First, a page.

Wanted Dead's 2022 has retro-tech and a cyberpunk anime aesthetic

By Lee Brady,

Wanted Dead's developers 110 Industries looked to anime like Ghost in the Shell and sci-fi of the 1980s and the 1990s to help pin down an aesthetic that sets its version of 2022 apart from other cyberpunk games.

As if Wanted Dead inheriting the legacy of Ninja Gaiden wasn't enough, the developers at 110 Industries decided to set its hack-and-slash action in the cyberpunk aesthetic and genre of fiction. The decision to do so happened just a few years before that exact aesthetic and genre would be dominated in gaming by 2020's Cyberpunk 2077. That said, Wanted Dead clearly stands apart from CD Projekt Red's expensive foray into the genre, and speaking to the game's creative director Sergei Kolobashkin at Gamescom 2022, we learned Wanted Dead's influence pulls deeper from a "cassettepunk" aesthetic and a deep love for anime from the 80s and 90s.

Wanted Dead CassettepunkWanted Dead even has anime sections in the game.

Wanted Dead and re-imagining a cassettepunk 2022

Kolobashkin and the team at 110 Industries started working on the core concept of Wanted Dead back in 2018 — a time, Kolobashkin is quick to add, before the cyberpunk genre was all that big a term in the modern video gamer's lexicon. He says: "In 2018, there were barely any cyberpunk games out there. I was like, “wouldn't it be cool?” Because whenever we are working on games at 110 Industries, it always starts with the one question — is this thing missing on my shelf? So okay, this is not a game we have played in quite some time."

That very summer of 2018, Cyberpunk 2077 would make its big E3 trailer debut after years of light conceptual videos and teases, catching mainstream attention like few games ever had before. In the same year that 110 Industries found itself searching for a shelf to fill, suddenly the cyberpunk shelf the team had landed on looked a lot less empty. We presumed the arrival of Cyberpunk 2077 in the public consciousness would have knocked the team off-course, but when we talked about it with Kolobashkin, that did not seem to be the case.

"Oh, man, we had a lot of fun making the concept for the game because we looked at what was happening in the genre. And we were like, how do we make sure [Wanted Dead is] different? How do we make sure it's not like a bunch of other games that came out in the same genre? And what happened is that we looked back at the sci-fi from the late 80s, and early 90s, and basically looked at the cassettepunk and how they saw the future in movies back then, in comic books, anime; whatever."

The various branches of futuristic aesthetics tend to get a little confusing (and confused), but consider Cassettepunk closer to the retro-futurism on display in Alien (think Alien Isolation if it helps) than the more Blade Runner and Neuromancer inspired future of Cyberpunk 2077. There are still plenty of wires, CRT monitors, and analogue electronics around, though the most consistent difference is that the world is usually grounded by the absence of a networked world or even any sort of internet connectivity at all.

Wanted Dead CassettepunkMost like Alien, Wanted Dead has a big beautiful cat in it.

"Then we were like, okay, now let's ground it in reality, and then let's ground it in reality some more — and this is where we landed the look for Wanted Dead," Kolobashkin continued. "Although — the game takes place in the year 2022, and funny enough, the technology that they have in the world of Wanted Dead is way behind our current tech. So VHS is still a format. The internet is either basic or non-existent. No smartphones and stuff like that.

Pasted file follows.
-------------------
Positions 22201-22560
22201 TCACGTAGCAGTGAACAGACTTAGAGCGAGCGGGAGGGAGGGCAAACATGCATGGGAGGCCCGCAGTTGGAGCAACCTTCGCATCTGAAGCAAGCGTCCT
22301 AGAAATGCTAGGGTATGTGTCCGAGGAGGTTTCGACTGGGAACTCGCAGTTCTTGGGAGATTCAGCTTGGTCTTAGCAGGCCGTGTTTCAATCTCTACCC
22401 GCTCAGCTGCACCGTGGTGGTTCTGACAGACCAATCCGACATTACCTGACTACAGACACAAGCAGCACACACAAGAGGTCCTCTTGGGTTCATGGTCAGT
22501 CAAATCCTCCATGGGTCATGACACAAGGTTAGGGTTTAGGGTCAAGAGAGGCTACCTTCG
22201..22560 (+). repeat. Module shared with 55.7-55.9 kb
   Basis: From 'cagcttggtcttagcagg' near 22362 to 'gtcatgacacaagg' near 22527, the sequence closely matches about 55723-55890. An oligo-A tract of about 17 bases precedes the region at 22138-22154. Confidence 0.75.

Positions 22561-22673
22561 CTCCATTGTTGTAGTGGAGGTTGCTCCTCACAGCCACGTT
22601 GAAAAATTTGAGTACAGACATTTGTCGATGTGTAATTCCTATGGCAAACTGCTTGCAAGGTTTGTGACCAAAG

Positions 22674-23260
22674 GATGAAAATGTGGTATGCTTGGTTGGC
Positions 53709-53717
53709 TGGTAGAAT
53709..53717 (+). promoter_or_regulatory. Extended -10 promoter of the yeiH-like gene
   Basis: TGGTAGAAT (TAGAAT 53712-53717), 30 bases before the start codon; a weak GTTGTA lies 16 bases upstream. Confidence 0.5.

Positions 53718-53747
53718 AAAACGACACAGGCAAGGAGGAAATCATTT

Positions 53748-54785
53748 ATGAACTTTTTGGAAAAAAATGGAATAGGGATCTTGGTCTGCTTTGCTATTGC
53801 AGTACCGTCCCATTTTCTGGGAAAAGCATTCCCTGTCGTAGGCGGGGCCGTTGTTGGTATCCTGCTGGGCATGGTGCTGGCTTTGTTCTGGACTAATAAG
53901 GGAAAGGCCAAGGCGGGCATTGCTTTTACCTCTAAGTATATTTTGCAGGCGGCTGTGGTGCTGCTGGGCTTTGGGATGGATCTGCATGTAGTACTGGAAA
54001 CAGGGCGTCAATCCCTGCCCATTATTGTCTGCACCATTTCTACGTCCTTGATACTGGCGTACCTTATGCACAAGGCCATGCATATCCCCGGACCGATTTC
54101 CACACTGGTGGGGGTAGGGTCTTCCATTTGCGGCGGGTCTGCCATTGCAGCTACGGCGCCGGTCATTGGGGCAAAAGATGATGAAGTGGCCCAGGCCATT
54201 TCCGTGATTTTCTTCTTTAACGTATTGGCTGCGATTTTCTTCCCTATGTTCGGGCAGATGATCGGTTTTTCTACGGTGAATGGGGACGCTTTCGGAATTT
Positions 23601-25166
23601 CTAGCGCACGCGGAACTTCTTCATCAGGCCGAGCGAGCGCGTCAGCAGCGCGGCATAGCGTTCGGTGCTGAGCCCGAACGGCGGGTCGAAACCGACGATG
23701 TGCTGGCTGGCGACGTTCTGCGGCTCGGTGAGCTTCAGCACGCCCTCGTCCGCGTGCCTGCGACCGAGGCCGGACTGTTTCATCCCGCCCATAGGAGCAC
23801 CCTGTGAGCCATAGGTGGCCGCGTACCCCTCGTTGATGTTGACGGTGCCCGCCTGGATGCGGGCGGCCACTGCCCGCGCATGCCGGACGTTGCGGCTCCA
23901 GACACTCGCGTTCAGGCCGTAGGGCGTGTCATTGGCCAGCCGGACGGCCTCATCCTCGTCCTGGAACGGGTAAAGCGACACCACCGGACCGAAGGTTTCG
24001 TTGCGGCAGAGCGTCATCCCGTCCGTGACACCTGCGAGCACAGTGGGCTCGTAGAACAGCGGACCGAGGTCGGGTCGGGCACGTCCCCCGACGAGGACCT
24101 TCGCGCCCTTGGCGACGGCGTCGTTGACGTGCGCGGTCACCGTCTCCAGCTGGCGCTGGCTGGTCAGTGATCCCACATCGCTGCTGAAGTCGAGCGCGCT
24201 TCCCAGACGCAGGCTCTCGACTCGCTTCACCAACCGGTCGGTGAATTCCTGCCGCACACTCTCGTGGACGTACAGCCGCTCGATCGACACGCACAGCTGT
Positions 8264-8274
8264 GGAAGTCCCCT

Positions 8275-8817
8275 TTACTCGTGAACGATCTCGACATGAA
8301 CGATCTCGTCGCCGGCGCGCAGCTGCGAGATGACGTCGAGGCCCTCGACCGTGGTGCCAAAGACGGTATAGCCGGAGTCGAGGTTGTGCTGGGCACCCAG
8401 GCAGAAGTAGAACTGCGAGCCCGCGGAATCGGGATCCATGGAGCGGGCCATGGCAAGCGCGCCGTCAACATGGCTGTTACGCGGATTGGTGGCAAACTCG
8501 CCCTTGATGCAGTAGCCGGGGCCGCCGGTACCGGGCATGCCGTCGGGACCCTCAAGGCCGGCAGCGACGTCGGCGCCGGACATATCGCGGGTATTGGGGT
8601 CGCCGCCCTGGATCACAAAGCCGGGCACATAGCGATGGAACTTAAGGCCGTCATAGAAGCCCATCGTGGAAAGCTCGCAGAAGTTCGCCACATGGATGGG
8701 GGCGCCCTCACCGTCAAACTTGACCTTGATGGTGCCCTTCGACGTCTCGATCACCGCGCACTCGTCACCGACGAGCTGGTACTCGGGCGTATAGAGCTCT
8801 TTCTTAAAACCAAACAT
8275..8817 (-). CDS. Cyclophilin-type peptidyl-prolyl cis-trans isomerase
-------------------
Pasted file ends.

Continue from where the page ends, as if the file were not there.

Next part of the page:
"At the same time, the police cars, the characters are driving are Masseratis from the 90s went — when these came out, design-wise they looked futuristic for 1992. And that was the idea. This is why we made these design choices: to make sure that it's retro-futuristic, but not in an Orwellian way."

Wanted Dead CassettepunkWanted Dead is cyberpunk enough to keep the neon, which is good.

Cassettepunk is such a specific aesthetic that we couldn't help but pry into what precise influences Kolobashkin considered when plotting Wanted Dead's look: "I'm a huge fan of Japanese cyberpunk from, say, the mid-80s — Dominion Tank Police, Ghost in the Shell, Patlabor, just to name a few. I was like, okay, let's look at their sensibility and let's see what we can borrow, but at the same time make sure that it doesn't feel like a copycat so that nobody can really say that 'oh, Wanted Dead is a Ghost in the Shell wannabe.'

"No, it's not. Did we borrow certain aspects? Absolutely. Because I mean, you cannot find a creator today in the genre that was not influenced by Ghost in the Shell, Robocop, or whatever. So yeah, obviously, we're looking at the reference material. But it's like with all homework — you write it with your own hand."

Wanted Dead CassettepunkThat's definitely a different hand.

Frankly, the idea that anyone today would turn their nose up at a "Ghost in the Shell wannabe" seems like madness to us. We're overjoyed to see more games daring to try a wider range of aesthetic influences, and if the game continues to build on the impression we had of it in our Wanted Dead preview, we'll be well served by the title come its February 2023 release date. For more impressions on upcoming sci-fi games, check out our hands-on preview of the upcoming System Shock remake.
Lee Brady
Written by Lee Brady
Lee is a Staff Writer specialising in all things PlayStation. He loves talking about classic PS1 and PS2 games on PS Plus, picking apart the game design of new PlayStation Studios releases, and trying to explain his love for Sonic, Final Fantasy and Kingdom Hearts. He can also speak Japanese — albiet poorly.